President Vladimir Putin suggested that natural gas may be the first Russian resource to be supplied in rubles. But this proposal has been declined by several nations which prompts the question of what happens if Russia turns off the gas taps to Europe?
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Russia has set a March 31 ultimatum for “hostile” nations to start paying for natural gas imports in rubles. Countries that placed economic sanctions on the Russia and frozen its foreign currency reserves will be affected by the new currency-switch regulation. This is especially concerning for those EU countries that significantly depend on Russian energy imports.
What will happen after March 31?
Russia claims that if nations decline to pay in rubles, they would not receive free gas. On Tuesday, Kremlin spokesperson Dmitry Peskov declared, “We are not going to supply gas for free.” “No payment, no gas,” Peskov said when asked if non-payers’ gas will be switched off. However, he emphasized that Russia has not yet made a definitive judgment on how it will react if European countries decline to settle in Russian currency.
How much does Europe depend on Russian gas?
For heating and power generation, Europe is significantly reliant on Russian gas. Russian gas contributes for over 40% of total European gas usage. This year, the EU’s gas imports from Russia ranged from €200 million to €800 million per day.
What happens in Europe without Russian gas?
The European Commission has stated that it intends to reduce the EU’s dependence on Russian gas by two-thirds this year and eliminate it “well before 2030.” Economists, on the other hand, say it will be difficult to substitute the 1,550 terawatt-hours of Russian gas sent to the EU in 2021. Europe will have to reduce consumption in order to make up for the supply gap.
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Increased liquefied natural gas (LNG) imports, on the other hand, would put enormous upward pressure on prices in the already congested international LNG market. This would be a significant blow to the European economy, that is already reeling from exorbitant energy costs. A lengthy suspension in Russian gas supplies would be costly to the EU, and certain countries more vulnerable to Russian gas variations, such as Italy and Germany, would be forced to adopt urgent measures. Olaf Scholz, the German chancellor, has cautioned that a restriction on Russian energy imports will lead to a European economic downturn.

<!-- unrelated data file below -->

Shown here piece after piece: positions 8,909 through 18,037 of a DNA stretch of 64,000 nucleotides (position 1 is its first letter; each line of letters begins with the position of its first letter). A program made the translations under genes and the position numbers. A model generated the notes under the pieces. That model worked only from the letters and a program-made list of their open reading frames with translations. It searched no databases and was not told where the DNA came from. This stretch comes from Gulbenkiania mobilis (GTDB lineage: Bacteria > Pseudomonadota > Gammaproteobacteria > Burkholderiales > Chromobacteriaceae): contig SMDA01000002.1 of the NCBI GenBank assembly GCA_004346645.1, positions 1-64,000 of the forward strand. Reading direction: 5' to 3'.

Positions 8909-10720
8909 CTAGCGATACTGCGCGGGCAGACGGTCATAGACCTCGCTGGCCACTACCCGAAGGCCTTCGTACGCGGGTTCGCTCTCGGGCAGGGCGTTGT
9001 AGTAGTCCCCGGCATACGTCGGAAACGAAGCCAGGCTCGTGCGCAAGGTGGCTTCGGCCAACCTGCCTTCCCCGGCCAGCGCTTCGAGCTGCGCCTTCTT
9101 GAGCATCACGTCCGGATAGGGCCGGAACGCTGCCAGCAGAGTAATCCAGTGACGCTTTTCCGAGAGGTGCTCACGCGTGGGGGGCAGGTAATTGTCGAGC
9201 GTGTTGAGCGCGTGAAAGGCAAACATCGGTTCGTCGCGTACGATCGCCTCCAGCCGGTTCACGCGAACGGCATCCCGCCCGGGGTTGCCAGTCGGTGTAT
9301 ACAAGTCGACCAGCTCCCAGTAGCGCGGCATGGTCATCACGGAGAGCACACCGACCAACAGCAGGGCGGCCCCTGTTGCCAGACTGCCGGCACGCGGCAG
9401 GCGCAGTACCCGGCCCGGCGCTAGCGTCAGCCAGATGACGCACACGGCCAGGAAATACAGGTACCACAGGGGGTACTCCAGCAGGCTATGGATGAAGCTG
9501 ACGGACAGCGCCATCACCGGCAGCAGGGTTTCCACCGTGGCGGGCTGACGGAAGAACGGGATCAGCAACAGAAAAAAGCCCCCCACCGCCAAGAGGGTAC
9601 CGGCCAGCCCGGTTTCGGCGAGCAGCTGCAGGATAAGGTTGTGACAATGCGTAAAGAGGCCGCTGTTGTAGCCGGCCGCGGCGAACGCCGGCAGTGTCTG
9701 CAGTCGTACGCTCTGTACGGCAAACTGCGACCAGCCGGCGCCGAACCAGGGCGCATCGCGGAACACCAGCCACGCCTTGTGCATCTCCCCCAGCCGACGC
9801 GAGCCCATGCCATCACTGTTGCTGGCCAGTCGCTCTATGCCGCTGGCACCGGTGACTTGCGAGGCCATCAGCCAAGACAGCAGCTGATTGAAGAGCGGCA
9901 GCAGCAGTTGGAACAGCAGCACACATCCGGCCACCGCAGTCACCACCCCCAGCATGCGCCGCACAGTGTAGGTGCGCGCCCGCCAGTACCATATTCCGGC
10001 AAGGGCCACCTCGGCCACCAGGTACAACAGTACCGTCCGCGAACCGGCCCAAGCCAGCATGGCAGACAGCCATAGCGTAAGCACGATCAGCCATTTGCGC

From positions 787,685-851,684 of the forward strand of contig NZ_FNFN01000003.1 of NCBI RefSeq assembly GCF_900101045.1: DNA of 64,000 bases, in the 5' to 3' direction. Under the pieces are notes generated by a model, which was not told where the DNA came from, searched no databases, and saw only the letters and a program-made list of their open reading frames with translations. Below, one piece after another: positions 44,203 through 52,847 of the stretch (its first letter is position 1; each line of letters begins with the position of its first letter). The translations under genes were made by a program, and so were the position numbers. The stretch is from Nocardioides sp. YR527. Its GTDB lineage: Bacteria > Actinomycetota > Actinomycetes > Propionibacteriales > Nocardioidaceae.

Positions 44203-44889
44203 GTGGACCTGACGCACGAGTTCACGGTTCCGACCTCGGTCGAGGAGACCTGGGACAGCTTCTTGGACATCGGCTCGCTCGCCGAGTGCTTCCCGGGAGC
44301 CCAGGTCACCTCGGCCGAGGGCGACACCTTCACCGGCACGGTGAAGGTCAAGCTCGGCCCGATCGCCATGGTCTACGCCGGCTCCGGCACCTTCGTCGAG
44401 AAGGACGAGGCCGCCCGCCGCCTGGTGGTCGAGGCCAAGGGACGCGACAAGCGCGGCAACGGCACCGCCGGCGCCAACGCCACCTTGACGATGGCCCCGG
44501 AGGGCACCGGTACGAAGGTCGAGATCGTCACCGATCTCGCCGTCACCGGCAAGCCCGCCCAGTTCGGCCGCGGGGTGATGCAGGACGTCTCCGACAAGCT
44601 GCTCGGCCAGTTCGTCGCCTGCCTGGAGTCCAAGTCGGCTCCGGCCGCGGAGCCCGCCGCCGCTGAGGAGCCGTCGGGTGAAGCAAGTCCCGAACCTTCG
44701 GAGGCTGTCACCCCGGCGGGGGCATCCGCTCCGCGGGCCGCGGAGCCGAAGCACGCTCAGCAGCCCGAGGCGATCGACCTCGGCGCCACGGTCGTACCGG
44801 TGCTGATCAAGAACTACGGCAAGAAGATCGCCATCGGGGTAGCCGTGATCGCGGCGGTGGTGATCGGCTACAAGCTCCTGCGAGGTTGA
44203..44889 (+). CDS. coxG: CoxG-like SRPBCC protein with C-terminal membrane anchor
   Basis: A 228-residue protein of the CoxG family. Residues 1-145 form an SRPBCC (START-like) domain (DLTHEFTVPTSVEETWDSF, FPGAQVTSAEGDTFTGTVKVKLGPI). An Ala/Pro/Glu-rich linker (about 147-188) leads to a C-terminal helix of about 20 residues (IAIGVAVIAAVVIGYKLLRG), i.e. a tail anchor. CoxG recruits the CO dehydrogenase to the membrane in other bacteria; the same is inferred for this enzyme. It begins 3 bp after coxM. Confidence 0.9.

What are the wider implications?
A worldwide energy crisis is a possibility. According to the International Energy Agency, Russia is the world’s biggest natural gas supplier and the world’s second-largest crude oil exporter behind Saudi Arabia. It will be difficult to replace Russian gas. Europe would have to purchase gas on the free market, which indicates they will have to spend more if they import from nations like Qatar or the United States. It also signifies that the gas they purchase will not be diverted to another location. As countries compete for limited supply, the outcome will be increased gas prices worldwide.
Will oil prices be affected?
The European Union receives about four million barrels of oil each day from Russia. Unlike gas, whose supply is still largely governed by long-term contracts, the cost of oil is highly variable and driven by supply and demand. Analysts worry that if Europe continues to shun Russian oil, petroleum prices might skyrocket to $200 per barrel or perhaps even beyond.
Will Russia sell other commodities in rubles?
During his payment scheme presentation, President Vladimir Putin suggested that natural gas may be the first Russian resource to be supplied in rubles. If the West implements more sanctions, other Russian export goods, such as crude oil, coal, metals, rare earths, minerals, precious stones, noble gases, lumber, fertilizers, food oil, and grain, may be sold in rubles.
The EU and the G7 countries have thus far refused Russia’s proposal that they swap their gas payments to rubles. Russia has stated that it will not supply free gas, implying that it is prepared to turn off the taps. If this occurs, Moscow will lose between €200 million and €800 million per day the embargo is in effect. Russia, on the other hand, may be able to divert some of the gas to Asia. Increasing energy prices will undoubtedly plunge Europe’s economies into crisis, causing the region’s economies to decline for the first time since WWII. So, who will be the first to blink? Make your wagers.